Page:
Price competition has famously been described as the “central nervous system of the economy.” The underlying aim of antitrust and competition rules is to incentivize firms to maximize output and set prices as close as possible to their marginal cost of production. This goal applies with equal (if not greater) force to dominant firms.
Nonetheless, one of the canonical abuses of dominance or acts of illegal monopolization under antitrust rules has been so-called “predatory pricing.” Briefly, the theory presupposes that a dominant firm might price below cost in the short term in order to eliminate competitors from the market, before then raising prices to monopoly level once they face no constraint.
This theory has been a constant source of debate, giving rise to countless doctrinal controversies among antitrust scholars, economists, and game theorists. Some scholars deny that predation is ever a rational strategy, even for a dominant firm (the archetypal Chicagoan “Antitrust Paradox” as Bork would have put it). Others (and indeed some competition enforcers) have developed more detailed game theoretic bases for potentially rational predation strategies.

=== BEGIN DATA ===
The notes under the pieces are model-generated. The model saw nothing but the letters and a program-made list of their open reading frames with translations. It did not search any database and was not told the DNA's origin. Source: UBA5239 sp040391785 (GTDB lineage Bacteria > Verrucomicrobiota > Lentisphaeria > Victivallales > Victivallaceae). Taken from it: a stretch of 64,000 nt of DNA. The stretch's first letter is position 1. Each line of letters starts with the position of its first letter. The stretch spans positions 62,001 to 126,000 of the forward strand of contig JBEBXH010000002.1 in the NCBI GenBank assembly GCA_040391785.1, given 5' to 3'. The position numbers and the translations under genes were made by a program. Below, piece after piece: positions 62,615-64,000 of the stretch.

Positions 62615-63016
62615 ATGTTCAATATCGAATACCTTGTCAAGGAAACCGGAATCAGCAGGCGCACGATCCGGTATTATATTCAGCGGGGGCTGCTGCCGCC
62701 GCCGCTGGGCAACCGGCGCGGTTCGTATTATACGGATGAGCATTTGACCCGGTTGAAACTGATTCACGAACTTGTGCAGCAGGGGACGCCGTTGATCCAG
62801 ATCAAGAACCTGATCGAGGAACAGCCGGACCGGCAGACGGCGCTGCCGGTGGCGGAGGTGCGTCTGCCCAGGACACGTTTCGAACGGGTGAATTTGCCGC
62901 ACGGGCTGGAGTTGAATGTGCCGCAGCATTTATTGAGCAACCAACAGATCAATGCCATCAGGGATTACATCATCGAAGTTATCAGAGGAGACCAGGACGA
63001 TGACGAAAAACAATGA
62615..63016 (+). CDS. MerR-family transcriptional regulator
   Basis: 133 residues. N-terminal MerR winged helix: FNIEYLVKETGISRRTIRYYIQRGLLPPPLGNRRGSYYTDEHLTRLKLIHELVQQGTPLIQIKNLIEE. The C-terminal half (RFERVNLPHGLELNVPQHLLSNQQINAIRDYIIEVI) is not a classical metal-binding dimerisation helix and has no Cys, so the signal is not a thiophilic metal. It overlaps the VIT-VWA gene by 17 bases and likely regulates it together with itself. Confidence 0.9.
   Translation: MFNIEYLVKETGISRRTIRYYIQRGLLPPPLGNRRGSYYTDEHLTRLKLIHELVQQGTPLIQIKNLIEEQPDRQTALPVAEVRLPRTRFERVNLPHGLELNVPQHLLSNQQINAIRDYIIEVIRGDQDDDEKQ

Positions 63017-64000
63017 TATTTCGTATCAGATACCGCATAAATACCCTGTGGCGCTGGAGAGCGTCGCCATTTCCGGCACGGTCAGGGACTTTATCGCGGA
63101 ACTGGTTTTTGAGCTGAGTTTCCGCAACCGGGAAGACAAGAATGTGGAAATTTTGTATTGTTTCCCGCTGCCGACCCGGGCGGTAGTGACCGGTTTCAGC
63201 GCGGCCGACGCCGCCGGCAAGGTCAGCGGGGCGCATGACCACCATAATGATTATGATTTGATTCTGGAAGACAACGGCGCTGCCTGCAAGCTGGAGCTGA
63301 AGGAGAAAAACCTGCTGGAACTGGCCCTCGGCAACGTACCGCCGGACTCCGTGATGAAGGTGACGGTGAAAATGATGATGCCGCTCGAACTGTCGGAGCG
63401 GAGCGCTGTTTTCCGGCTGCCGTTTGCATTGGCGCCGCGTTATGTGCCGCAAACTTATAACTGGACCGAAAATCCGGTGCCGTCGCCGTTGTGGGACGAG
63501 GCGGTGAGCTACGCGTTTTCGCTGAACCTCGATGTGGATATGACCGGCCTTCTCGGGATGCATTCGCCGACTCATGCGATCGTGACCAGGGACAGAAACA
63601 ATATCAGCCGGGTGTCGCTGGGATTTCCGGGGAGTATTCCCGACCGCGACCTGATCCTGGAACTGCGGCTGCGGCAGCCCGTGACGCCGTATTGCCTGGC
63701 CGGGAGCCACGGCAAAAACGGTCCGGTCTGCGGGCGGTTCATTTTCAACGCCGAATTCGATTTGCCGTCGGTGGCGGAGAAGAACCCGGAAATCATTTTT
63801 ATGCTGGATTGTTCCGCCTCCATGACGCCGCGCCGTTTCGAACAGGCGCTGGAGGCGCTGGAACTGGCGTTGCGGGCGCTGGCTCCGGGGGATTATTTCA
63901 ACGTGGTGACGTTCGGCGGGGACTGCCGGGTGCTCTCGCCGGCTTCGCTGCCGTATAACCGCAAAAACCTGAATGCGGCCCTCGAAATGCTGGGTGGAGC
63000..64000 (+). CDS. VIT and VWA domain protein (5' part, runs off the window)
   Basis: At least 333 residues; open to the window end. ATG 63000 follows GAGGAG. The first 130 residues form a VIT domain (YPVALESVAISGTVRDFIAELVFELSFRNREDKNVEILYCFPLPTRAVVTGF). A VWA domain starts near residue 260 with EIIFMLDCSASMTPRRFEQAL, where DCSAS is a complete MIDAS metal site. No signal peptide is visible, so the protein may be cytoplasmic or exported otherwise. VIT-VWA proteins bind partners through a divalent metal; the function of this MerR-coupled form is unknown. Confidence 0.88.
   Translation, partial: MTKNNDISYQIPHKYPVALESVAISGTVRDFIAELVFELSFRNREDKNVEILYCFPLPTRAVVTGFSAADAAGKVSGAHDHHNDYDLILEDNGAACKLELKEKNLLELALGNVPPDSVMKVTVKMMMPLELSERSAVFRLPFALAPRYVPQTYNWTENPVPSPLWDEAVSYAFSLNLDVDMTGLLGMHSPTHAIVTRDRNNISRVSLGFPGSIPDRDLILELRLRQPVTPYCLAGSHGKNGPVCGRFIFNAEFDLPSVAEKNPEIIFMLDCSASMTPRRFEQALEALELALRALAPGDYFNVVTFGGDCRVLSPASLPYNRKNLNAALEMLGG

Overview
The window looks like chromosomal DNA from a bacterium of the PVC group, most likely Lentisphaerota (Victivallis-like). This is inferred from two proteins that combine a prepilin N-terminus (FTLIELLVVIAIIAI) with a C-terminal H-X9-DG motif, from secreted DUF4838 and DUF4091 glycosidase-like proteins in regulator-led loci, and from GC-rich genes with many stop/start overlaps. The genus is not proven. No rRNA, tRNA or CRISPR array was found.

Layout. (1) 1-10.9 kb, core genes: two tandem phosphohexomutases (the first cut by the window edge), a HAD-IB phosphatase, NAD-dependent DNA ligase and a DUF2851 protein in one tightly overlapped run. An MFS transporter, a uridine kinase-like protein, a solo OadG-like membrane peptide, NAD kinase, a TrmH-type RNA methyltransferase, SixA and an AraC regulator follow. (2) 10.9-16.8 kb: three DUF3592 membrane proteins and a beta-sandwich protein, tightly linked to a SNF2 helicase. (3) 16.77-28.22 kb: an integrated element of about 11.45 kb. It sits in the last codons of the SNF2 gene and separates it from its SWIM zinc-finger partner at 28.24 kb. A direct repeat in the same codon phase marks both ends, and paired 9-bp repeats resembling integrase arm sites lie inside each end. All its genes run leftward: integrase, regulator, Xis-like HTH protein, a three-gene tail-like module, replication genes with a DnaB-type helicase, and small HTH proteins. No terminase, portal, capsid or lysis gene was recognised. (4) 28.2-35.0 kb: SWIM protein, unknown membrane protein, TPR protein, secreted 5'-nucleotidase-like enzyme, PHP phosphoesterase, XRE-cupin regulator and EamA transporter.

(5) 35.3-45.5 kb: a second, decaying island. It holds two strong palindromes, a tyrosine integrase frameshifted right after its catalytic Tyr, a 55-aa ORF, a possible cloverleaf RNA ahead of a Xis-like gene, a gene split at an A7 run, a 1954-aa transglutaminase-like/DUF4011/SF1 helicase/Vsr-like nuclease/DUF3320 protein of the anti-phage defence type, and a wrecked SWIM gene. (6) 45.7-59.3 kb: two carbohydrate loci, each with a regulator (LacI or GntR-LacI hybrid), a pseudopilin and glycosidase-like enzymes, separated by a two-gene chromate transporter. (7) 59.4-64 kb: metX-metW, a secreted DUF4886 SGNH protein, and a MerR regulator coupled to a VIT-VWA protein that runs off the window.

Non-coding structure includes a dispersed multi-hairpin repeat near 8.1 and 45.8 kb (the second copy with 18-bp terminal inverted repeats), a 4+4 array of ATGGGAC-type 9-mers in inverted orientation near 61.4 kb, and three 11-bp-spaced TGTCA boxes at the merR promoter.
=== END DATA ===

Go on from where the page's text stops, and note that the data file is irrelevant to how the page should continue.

The debate has raged on for decades and shows little sign of moderating itself any time soon. The contributions to this edition of the Chronicle represent the current state of affairs. Antitrust litigators, enforcers, and commentators continue to dispute the merits of given theories of predation, be they based on financial markets, signaling or reputational models of predation.
As always, many thanks to our great panel of authors.